Dead Wood

As much as I love summer, autumn presents opportunities. Like pruning limbs and cutting back branches in the garden. Cutting out the dead wood is important to the health of shrubs and other perennials. The weather was beautiful yesterday and the annoying insects were at a minimum so I cut down the dead bee balm stalks (a favorite of the resident hummingbird I will miss seeing out my bedroom window; I hope he comes back next year) and then went to work on the wild rosebush that had been nearly consumed by grape vine. The more I cut, the more of the bush I could see needed more cutting back.

First, I simply wanted to clear away the brush and vines from the path of the downspout. Then, the scraping sound the limbs made as they moved across the vinyl siding drove me mad so the whole back side of the bush had to be eliminated. Once you get started on a project like this, it’s hard to stop.

But eventually I did. Things look much better now. You can really see what’s there, what remains. You can see what was hidden. The vinca can breathe a little freer now, as can the tiger lilies. The air can move around the trunk of what’s left of the rose bush.

And, of course, by prunning, you allow for regrowth. The bush can send out stronger shoots rather than those long desperate tendrils that clamber up to the sun and rub against other limbs causing sores and cankers.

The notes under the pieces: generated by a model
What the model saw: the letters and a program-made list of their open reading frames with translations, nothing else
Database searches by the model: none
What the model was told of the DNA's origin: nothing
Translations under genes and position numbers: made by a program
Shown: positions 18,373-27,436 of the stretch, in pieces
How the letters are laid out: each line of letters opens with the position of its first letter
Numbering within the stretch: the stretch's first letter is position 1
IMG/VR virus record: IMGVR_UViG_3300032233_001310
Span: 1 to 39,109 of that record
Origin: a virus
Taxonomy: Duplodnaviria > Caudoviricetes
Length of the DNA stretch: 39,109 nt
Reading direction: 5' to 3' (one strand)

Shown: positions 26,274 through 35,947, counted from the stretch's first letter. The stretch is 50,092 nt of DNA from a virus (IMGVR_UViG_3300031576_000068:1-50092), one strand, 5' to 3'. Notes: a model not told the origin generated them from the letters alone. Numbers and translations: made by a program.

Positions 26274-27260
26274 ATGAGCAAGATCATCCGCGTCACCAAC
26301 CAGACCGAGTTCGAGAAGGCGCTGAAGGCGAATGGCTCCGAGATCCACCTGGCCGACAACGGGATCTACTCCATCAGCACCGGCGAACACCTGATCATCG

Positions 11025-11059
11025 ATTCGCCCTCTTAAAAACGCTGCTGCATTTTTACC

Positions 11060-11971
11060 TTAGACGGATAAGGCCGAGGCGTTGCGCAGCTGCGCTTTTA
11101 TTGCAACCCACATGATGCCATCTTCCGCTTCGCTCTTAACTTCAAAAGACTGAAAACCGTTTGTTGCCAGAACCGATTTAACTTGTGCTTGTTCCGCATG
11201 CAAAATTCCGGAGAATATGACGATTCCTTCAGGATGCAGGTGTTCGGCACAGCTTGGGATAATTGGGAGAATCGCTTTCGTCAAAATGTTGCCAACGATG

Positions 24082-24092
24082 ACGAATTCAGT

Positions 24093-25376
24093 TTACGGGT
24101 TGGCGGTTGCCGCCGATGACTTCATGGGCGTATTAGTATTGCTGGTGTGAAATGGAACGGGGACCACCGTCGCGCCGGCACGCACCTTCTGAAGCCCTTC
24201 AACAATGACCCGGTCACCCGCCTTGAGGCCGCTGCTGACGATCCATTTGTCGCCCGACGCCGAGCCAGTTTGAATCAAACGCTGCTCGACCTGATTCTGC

The lovely thing about plants is that they come back. As long as you pay attention, they come back stronger than ever. I need to remember to add compost, lay down a cover crop, weed.

In the garden as in life, you sometimes have to cut out the dead wood to allow for new growth.

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8 thoughts on “Dead Wood

  1. Ah, metaphor. Speaking of which, I still have your October 25 entry from last year posted at my desk. The more I read it, the more I love it. I have a feeling this one is going to get tacked up somewhere, too.

  2. I like this time of year, too. Here, it’s about to rain, so now is the time to get things in that you want to establish themselves before the next long dry spell. I’m looking at my garden, too, with an eye toward what I want next summer, because now’s the time to get it in.

    Should I cut down those bee balm stalks? Don’t the birds want the seeds?

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